A very special delivery

A very special delivery

Dr. Krishna Kakani with Labor & Delivery Unit Nurses

Huntsville OB-GYN Krishna Kakani, MD, expects to deliver her 10,000th baby at some point in 2017.

It’s a remarkable milestone for one of the area’s longest-practicing obstetricians. January marked 31 years since Dr. Kakani joined the Huntsville Hospital medical staff.

Counting medical school and her OB-GYN residency, she has brought enough people into the world to fill all 9,000 seats at Propst Arena in downtown Huntsville and then some. Her legacy includes one set of quadruplets, three sets of triplets and more twins than she can count.

Last year, Dr. Kakani was recognized by the Women’s Economic Development Council Foundation for serving as an inspiration to other women. The emcee at the ceremony asked how many audience members had been through childbirth with Dr. Kakani. A sea of hands went up.

Raised in a modest farming family in southeast India, Dr. Kakani found herself drawn to nursing at an early age. A college counselor persuaded her to take the medical school entrance exam instead.

“During medical school, I found that I liked both internal medicine and OB-GYN and had a hard time deciding between them,” says Dr. Kakani. “But the more deliveries I helped with, there was just something special about the happiness. I call deliveries ‘birthday parties.’

“Complications can happen, of course, but most of the time it’s a happy ending.”

Dotha Cunningham, an RN who just retired from Huntsville Hospital for Women & Children’s Labor & Delivery Unit, watched Dr. Kakani in action for 25 years.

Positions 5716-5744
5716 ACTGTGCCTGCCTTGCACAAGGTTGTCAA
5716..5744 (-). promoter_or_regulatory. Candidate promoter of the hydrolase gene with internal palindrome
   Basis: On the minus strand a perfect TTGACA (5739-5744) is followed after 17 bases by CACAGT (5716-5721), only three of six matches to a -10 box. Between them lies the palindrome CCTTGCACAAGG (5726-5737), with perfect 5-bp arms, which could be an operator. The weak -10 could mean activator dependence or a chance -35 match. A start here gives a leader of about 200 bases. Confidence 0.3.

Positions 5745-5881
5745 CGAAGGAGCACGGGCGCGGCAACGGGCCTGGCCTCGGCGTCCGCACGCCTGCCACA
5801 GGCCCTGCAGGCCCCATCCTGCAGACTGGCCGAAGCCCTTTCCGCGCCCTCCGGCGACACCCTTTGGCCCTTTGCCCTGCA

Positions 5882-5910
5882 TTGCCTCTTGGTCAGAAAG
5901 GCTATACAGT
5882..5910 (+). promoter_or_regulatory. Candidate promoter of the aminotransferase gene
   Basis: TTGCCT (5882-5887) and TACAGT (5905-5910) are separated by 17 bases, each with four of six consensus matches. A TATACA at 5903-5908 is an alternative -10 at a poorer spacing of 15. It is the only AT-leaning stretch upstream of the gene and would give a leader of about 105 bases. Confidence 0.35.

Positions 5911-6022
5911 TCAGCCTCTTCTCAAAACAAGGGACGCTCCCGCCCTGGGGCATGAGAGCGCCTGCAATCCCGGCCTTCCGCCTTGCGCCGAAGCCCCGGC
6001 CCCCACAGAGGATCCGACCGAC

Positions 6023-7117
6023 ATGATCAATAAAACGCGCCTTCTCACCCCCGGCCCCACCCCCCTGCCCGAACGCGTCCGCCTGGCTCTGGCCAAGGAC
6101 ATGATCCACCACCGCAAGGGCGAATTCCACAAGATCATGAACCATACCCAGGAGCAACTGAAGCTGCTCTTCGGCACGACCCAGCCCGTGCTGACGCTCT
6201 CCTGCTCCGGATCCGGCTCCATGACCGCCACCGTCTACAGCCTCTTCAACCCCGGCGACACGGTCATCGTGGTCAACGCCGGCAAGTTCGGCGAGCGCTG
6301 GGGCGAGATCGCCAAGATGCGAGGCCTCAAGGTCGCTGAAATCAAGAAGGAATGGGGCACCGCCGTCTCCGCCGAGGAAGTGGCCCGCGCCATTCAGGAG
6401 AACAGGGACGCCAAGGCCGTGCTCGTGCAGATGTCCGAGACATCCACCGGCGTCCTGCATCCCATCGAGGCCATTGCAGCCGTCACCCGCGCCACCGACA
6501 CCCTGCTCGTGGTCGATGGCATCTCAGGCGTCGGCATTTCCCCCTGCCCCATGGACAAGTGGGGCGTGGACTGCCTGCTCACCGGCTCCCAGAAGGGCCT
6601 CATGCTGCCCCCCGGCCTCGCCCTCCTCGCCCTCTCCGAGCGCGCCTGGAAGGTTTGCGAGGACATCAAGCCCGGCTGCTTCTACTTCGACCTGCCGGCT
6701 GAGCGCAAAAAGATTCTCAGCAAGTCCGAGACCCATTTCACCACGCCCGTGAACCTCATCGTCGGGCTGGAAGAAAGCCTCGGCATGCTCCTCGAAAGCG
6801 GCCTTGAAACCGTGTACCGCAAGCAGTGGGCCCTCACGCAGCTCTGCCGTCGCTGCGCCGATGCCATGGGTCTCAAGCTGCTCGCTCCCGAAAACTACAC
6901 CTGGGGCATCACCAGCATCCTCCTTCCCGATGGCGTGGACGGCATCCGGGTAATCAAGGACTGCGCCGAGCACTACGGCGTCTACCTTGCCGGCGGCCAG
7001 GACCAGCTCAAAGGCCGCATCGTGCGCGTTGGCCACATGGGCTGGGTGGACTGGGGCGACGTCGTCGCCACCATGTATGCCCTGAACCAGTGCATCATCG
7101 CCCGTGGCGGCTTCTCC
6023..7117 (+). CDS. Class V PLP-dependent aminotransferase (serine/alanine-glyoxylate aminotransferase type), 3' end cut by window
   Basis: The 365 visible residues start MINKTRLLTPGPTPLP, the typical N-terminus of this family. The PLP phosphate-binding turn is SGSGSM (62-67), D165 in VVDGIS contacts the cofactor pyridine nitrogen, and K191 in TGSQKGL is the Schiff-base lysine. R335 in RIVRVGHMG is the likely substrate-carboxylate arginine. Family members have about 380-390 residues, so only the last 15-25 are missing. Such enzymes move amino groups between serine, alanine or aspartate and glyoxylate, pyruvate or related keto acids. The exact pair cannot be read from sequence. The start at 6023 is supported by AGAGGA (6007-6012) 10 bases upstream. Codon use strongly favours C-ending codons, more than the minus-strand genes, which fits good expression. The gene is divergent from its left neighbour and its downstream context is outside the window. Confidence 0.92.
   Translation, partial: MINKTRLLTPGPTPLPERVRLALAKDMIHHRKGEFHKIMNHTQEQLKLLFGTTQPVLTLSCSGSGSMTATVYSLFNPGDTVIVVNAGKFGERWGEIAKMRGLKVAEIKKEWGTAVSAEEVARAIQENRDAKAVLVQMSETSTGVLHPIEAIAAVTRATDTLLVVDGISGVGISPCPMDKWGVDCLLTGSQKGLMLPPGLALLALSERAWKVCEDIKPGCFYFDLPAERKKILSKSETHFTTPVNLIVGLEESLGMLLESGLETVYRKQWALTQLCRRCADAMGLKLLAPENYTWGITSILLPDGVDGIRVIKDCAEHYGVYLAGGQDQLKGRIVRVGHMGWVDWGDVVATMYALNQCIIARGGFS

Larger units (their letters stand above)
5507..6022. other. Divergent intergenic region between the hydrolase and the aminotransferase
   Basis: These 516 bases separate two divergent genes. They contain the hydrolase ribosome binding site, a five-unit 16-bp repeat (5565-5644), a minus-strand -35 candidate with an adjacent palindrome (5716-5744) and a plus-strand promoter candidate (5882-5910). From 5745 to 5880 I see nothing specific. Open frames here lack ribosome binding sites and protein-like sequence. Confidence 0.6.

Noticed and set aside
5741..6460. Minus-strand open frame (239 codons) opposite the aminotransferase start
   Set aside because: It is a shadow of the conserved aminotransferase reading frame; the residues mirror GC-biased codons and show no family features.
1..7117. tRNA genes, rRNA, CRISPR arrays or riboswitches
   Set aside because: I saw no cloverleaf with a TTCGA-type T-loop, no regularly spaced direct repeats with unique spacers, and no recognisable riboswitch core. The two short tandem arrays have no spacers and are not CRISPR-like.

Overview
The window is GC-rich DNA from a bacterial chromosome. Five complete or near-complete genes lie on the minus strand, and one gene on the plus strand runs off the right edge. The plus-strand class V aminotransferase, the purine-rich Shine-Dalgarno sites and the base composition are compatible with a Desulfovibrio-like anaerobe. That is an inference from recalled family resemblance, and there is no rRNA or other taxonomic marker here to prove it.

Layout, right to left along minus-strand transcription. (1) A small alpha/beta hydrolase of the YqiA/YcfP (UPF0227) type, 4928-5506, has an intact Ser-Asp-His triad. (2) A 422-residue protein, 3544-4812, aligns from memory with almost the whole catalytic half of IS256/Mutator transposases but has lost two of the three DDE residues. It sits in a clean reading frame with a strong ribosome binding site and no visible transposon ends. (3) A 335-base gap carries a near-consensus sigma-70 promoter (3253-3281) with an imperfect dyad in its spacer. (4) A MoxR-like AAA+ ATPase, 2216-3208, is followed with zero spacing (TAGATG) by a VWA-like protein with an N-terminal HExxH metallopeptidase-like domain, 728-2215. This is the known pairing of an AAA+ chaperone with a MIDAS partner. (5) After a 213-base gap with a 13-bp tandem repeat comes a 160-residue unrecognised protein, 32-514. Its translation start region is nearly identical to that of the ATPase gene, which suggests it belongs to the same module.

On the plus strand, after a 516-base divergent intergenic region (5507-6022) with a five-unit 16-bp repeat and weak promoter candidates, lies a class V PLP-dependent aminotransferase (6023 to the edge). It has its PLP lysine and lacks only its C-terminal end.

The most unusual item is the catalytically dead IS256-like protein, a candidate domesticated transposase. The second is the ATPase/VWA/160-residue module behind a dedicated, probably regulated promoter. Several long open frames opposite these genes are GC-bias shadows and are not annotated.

“We have a lot of wonderful, compassionate doctors, but she’s at the top of the list,” said Cunningham. “She is sad with the patient when sad things happen and rejoices with them when good things happen. You won’t find a more genuine physician.”

Dr. Kakani originally planned to work as an OB-GYN in her native India after medical school. That changed when she met her future husband, Babu Rao Kakani, who had left India to pursue a master’s degree in business from Alabama A&M University.

She joined him in the Rocket City in 1979 and completed an OB-GYN residency program in Savannah, Ga., before joining the Huntsville Hospital medical staff in January 1986.

More than 30 years into her career, Dr. Kakani remains passionate about mothers and babies and hopes to work for another decade before retiring. She said she draws daily inspiration from Mother Teresa, the missionary who devoted her life to helping the poor.

“I always think that if I could do just 1 percent of the good that Mother Teresa did, I would be so happy,” says Dr. Kakani. “One of her sayings is, ‘Not all of us can do great things, but we can all do small things with great love.’

“That’s what I’ve always tried to practice.”